One component of the Nationals’ bench has assumed greater importance in the last month or so, and that is the position of backup infielder. With Daniel Murphy’s status uncertain due to knee surgery that could keep him out past Opening Day, the Nationals must decide whether Wilmer Difo can handle everyday duties reliably — and who else might be able to serve as a fill-in. Several middle infield types could be available via trade this winter, as Ian Kinsler, Brian Dozier and Cesar Hernandez all could be pried away from their teams. But those are more everyday type players, and the Nationals do not need to pay that price with Murphy returning and Difo seemingly ready to assume everyday duties if Murphy departs to free agency next winter.
Perhaps a deal such as the one they made for Yunel Escobar two seasons ago — a relatively low-profile deal that yielded a proven regular — could provide that depth. Jed Lowrie could be available, among others. Perhaps free agency makes the most sense to find a low-cost option, perhaps even familiar free agent Howie Kendrick. Maybe the Nationals make a play for a potential future regular, such as forlorn Rangers prospect Jurickson Profar, in whom they have expressed interest before.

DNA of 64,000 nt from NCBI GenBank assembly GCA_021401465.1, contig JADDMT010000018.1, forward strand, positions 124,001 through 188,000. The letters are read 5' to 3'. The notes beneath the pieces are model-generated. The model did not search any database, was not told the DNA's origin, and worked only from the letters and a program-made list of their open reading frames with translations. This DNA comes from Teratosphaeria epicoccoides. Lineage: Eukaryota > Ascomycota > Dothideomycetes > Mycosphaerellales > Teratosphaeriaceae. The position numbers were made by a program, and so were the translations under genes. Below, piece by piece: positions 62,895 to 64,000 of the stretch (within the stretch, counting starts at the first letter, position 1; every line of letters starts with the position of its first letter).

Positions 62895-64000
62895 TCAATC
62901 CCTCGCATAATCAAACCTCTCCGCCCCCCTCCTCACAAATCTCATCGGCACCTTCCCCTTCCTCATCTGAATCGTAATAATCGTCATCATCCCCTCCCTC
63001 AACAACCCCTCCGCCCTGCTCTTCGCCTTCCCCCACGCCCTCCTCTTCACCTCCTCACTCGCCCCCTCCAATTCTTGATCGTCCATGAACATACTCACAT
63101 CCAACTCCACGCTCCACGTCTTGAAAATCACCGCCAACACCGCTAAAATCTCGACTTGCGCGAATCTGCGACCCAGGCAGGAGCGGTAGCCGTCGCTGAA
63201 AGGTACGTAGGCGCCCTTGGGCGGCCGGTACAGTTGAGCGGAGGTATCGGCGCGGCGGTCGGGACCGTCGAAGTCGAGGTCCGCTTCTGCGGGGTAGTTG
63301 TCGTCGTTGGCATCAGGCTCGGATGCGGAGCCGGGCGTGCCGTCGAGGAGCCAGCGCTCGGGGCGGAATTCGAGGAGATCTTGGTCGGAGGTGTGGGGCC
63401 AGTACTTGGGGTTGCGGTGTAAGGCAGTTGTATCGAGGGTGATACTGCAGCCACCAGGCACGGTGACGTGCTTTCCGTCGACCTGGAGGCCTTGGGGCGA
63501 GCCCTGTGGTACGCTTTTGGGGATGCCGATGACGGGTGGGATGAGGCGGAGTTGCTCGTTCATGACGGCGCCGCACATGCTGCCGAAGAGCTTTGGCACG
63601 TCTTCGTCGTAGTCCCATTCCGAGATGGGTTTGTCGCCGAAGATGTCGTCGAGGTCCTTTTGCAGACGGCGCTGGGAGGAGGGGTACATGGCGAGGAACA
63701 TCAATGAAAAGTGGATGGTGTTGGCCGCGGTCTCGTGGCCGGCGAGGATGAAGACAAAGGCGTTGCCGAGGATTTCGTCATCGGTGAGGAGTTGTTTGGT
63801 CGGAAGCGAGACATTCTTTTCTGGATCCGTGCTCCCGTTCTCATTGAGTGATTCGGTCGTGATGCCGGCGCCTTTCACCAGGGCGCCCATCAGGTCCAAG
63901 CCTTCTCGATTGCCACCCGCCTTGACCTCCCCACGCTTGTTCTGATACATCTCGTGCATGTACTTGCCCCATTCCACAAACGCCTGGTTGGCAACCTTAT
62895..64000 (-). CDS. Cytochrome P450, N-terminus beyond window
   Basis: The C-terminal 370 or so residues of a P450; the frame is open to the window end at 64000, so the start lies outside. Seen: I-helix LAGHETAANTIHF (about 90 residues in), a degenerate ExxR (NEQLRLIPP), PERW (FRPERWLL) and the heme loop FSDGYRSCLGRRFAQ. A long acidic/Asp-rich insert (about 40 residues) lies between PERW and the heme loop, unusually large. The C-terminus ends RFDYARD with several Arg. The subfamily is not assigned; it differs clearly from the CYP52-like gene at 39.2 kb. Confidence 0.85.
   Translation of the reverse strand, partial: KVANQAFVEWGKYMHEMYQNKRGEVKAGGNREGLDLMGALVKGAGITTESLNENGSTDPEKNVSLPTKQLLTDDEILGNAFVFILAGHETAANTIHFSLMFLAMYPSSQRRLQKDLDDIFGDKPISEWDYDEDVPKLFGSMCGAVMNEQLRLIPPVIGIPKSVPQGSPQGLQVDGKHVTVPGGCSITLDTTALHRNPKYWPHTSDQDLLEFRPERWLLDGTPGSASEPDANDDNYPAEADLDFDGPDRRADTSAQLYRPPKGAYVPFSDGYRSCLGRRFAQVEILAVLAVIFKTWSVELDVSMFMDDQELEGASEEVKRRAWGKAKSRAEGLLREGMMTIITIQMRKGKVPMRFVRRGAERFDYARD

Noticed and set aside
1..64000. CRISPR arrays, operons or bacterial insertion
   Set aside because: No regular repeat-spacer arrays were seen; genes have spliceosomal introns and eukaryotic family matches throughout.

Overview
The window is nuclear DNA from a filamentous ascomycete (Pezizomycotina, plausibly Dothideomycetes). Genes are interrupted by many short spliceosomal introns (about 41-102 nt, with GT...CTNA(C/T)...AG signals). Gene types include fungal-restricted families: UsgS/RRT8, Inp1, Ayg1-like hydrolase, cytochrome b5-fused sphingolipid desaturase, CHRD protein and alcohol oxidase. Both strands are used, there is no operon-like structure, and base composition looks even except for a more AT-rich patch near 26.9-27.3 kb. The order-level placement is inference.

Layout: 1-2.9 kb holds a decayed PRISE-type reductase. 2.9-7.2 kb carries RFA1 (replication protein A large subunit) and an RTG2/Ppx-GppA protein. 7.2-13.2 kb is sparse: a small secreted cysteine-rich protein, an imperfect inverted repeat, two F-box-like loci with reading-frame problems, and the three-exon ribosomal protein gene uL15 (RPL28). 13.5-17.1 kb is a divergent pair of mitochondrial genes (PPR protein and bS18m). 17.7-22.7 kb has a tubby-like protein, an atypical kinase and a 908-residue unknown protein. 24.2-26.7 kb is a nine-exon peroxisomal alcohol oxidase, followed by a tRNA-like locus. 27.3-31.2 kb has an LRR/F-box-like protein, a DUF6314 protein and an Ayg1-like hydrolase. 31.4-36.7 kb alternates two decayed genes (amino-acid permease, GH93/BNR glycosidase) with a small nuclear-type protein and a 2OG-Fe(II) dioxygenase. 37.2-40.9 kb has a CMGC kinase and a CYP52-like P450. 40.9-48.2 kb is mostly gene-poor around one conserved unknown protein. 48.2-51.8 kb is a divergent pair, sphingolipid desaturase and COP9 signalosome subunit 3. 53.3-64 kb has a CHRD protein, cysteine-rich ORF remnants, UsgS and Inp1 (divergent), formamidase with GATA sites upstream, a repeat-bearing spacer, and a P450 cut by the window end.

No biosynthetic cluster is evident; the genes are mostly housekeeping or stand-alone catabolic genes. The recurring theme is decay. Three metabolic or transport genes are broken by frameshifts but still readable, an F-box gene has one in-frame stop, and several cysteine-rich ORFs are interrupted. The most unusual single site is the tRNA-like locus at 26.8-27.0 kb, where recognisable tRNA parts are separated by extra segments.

Bullpen options abound this time of year, and at the trade deadline, but a few names jump out as ones the Nationals could pursue. Reds closer Rasiel Iglesias could command a significant return, but is one of the budding young back-end stars available, and not yet at peak Andrew-Miller-or-Aroldis-Chapman-at-the-deadline value. Royals right-hander Kelvin Herrera, 27, intrigued the Nationals at the trade deadline and could do so again this winter. The same is true of Padres left-hander Brad Hand, on whom they would be betting high after a career year. Tigers right-hander Shane Greene could interest them. While the Orioles could once again make Zach Britton available, the Nationals seem an unlikely fit given all the jostling between the geographic rivals.